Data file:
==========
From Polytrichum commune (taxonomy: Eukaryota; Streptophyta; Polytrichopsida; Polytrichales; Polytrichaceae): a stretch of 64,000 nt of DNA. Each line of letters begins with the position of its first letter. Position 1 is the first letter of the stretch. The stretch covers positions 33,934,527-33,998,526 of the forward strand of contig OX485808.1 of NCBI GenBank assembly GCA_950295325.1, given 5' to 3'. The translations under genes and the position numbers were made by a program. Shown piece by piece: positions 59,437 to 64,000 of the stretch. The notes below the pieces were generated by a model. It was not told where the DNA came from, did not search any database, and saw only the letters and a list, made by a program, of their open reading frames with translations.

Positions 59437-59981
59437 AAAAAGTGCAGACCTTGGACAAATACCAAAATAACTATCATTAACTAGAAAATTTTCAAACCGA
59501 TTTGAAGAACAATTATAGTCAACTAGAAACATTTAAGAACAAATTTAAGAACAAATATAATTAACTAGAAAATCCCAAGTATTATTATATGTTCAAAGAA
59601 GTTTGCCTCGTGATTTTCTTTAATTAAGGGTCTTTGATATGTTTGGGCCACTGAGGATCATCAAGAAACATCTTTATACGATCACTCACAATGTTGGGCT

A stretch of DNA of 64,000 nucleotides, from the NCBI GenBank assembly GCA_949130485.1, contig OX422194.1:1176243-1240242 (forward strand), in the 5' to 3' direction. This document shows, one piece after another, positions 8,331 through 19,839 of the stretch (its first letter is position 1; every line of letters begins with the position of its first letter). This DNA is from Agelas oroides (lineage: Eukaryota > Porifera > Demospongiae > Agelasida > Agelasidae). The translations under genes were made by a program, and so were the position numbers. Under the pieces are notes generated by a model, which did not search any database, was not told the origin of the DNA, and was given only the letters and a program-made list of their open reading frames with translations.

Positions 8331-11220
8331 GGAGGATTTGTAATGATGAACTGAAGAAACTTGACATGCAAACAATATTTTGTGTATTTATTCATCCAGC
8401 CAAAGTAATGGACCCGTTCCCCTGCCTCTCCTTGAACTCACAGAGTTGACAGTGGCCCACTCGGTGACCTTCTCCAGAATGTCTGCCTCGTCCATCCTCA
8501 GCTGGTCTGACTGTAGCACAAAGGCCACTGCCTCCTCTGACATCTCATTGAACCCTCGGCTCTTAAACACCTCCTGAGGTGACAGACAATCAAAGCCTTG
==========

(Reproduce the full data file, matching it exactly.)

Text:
From Polytrichum commune (taxonomy: Eukaryota; Streptophyta; Polytrichopsida; Polytrichales; Polytrichaceae): a stretch of 64,000 nt of DNA. Each line of letters begins with the position of its first letter. Position 1 is the first letter of the stretch. The stretch covers positions 33,934,527-33,998,526 of the forward strand of contig OX485808.1 of NCBI GenBank assembly GCA_950295325.1, given 5' to 3'. The translations under genes and the position numbers were made by a program. Shown piece by piece: positions 59,437 to 64,000 of the stretch. The notes below the pieces were generated by a model. It was not told where the DNA came from, did not search any database, and saw only the letters and a list, made by a program, of their open reading frames with translations.

Positions 59437-59981
59437 AAAAAGTGCAGACCTTGGACAAATACCAAAATAACTATCATTAACTAGAAAATTTTCAAACCGA
59501 TTTGAAGAACAATTATAGTCAACTAGAAACATTTAAGAACAAATTTAAGAACAAATATAATTAACTAGAAAATCCCAAGTATTATTATATGTTCAAAGAA
59601 GTTTGCCTCGTGATTTTCTTTAATTAAGGGTCTTTGATATGTTTGGGCCACTGAGGATCATCAAGAAACATCTTTATACGATCACTCACAATGTTGGGCT

A stretch of DNA of 64,000 nucleotides, from the NCBI GenBank assembly GCA_949130485.1, contig OX422194.1:1176243-1240242 (forward strand), in the 5' to 3' direction. This document shows, one piece after another, positions 8,331 through 19,839 of the stretch (its first letter is position 1; every line of letters begins with the position of its first letter). This DNA is from Agelas oroides (lineage: Eukaryota > Porifera > Demospongiae > Agelasida > Agelasidae). The translations under genes were made by a program, and so were the position numbers. Under the pieces are notes generated by a model, which did not search any database, was not told the origin of the DNA, and was given only the letters and a program-made list of their open reading frames with translations.

Positions 8331-11220
8331 GGAGGATTTGTAATGATGAACTGAAGAAACTTGACATGCAAACAATATTTTGTGTATTTATTCATCCAGC
8401 CAAAGTAATGGACCCGTTCCCCTGCCTCTCCTTGAACTCACAGAGTTGACAGTGGCCCACTCGGTGACCTTCTCCAGAATGTCTGCCTCGTCCATCCTCA
8501 GCTGGTCTGACTGTAGCACAAAGGCCACTGCCTCCTCTGACATCTCATTGAACCCTCGGCTCTTAAACACCTCCTGAGGTGACAGACAATCAAAGCCTTG